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Scientists Find Fossils of a Duck-Billed Dinosaur in Chile

Scientists have discovered the fossils or remains of a herbivorous dinosaur species in Chile. The fossil was not previously known to be in the Southern Hemisphere, testing old findings about the existence of duck-billed dinosaurs.
The findings were revealed by the Director of the University of Chile Paleontology Network Alexander Vargas in research published in the journal Sciences Advances and presented in Santiago, Chile.

“This was a slender-looking dinosaur, which could easily adopt bipedal and quadrupedal postures to reach vegetation at high altitudes and on the ground,” said Vargas, as reported by AFP on Saturday (17/6).

The dinosaur, named Gonkoken nanoi, is predicted to have lived 72 years ago in the southern tip of Chile’s Patagonia. The size of this ancient animal reached four meters and weighed one ton.

The findings suggest that Chile’s Patagonia region served as a haven for a very ancient hadrosaur species. The species looked like a duck-billed dinosaur that was common in North America, Asia and Europe.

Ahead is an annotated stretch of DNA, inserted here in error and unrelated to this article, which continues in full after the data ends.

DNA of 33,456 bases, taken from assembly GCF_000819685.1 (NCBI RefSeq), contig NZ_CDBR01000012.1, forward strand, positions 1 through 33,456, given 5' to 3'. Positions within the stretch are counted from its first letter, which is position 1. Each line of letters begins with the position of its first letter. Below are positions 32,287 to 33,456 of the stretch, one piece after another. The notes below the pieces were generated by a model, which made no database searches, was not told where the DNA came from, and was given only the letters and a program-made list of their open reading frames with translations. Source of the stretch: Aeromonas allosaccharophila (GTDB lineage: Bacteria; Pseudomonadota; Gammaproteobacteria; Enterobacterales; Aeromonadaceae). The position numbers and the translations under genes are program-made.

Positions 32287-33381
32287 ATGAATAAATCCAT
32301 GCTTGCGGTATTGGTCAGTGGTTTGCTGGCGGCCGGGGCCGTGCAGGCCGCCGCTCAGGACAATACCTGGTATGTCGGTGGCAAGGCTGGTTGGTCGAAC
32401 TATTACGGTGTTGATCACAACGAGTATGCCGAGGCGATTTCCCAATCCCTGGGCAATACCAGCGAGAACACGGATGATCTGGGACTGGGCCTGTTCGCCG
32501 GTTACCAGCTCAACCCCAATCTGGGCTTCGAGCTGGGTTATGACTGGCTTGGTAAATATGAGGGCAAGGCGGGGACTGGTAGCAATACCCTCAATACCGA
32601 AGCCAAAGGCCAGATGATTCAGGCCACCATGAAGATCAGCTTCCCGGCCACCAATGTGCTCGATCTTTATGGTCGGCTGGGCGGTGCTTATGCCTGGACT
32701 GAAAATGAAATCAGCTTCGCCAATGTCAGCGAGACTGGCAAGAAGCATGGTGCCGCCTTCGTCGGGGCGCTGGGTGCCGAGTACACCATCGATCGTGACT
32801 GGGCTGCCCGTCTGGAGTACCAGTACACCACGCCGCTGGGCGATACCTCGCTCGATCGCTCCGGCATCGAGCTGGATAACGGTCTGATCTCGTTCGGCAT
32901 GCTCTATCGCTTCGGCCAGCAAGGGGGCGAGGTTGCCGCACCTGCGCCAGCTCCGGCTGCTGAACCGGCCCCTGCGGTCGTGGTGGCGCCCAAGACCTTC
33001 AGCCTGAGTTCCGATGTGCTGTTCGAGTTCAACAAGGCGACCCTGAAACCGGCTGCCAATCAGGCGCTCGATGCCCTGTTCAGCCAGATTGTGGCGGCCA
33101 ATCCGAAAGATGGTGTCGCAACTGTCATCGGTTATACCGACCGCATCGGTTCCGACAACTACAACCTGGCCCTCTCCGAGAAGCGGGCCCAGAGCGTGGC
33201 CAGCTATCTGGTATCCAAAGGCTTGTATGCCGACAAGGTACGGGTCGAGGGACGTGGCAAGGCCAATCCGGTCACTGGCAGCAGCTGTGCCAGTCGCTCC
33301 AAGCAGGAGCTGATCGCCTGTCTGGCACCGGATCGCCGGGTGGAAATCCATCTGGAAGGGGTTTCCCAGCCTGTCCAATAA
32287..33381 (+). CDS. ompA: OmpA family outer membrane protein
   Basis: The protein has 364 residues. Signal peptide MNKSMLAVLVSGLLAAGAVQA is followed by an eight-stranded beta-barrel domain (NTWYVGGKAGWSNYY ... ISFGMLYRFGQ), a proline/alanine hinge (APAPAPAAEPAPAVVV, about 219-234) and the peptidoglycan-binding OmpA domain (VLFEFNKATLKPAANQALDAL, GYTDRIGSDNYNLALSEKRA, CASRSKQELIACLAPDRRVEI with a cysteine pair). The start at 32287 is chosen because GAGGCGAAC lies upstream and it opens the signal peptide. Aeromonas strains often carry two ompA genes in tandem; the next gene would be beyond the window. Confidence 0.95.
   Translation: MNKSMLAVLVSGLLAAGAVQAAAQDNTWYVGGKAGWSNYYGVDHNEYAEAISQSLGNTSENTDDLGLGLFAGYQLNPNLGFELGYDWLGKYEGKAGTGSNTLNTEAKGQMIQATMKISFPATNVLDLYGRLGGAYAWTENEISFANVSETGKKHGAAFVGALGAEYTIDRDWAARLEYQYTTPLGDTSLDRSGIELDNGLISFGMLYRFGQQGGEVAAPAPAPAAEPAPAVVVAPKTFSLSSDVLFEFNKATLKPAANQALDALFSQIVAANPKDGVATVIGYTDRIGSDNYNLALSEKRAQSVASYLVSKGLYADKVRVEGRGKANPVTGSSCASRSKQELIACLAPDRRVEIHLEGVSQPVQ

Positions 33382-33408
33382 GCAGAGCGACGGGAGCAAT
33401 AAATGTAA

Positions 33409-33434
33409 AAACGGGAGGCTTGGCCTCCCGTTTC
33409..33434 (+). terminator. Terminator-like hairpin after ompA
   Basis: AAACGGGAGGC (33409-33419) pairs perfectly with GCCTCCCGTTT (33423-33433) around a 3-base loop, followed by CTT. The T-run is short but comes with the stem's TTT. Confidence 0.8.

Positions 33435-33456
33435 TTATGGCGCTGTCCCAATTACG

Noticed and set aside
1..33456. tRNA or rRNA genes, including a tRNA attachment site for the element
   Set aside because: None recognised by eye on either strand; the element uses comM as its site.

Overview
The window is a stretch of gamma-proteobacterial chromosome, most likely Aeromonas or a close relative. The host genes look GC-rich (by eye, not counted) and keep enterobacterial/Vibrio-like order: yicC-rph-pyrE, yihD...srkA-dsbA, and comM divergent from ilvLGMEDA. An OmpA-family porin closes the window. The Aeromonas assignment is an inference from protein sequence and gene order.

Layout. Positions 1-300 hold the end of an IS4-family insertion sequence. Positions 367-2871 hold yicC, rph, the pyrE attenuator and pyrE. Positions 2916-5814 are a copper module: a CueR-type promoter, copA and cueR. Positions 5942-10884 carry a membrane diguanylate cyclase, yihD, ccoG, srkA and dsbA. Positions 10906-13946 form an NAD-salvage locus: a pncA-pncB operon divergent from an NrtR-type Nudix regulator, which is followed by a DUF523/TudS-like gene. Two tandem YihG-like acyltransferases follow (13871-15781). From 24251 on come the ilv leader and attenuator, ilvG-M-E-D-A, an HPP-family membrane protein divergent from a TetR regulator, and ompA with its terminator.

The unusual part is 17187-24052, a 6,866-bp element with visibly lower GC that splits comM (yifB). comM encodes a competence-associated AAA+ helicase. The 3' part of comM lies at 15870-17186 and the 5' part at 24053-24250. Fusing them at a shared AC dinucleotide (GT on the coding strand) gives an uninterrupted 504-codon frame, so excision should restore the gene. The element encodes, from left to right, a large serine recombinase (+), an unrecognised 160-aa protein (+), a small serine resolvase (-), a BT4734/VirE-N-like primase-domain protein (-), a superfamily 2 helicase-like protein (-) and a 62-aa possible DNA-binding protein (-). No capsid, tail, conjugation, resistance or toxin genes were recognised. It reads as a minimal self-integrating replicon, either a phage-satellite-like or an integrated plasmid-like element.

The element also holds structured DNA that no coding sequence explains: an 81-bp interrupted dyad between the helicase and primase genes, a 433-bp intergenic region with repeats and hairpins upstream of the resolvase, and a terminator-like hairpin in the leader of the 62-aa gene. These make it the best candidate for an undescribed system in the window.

The existence of the dinosaur species appeared during the Cretaceous period, ie 145 to 66 million years ago.

This latest finding surprised scientists. This is because the species had never before been found in the remote southern hemisphere.

Vargas later said scientists needed to make further observations to “understand how their ancestors got there.”

Meanwhile, Gonkoken nanoi is the fifth dinosaur species found in Chile. The dinosaur fossil was actually found in 2013, so the research has been going on for the past decade.

The name Gonkoken comes from the Tehuelche language, the language spoken by the Patagonia people who were the first inhabitants of the territory of Chile. In the Tehuelche language, Gonkoken means “resembling a wild duck or goose”.

Source : CNN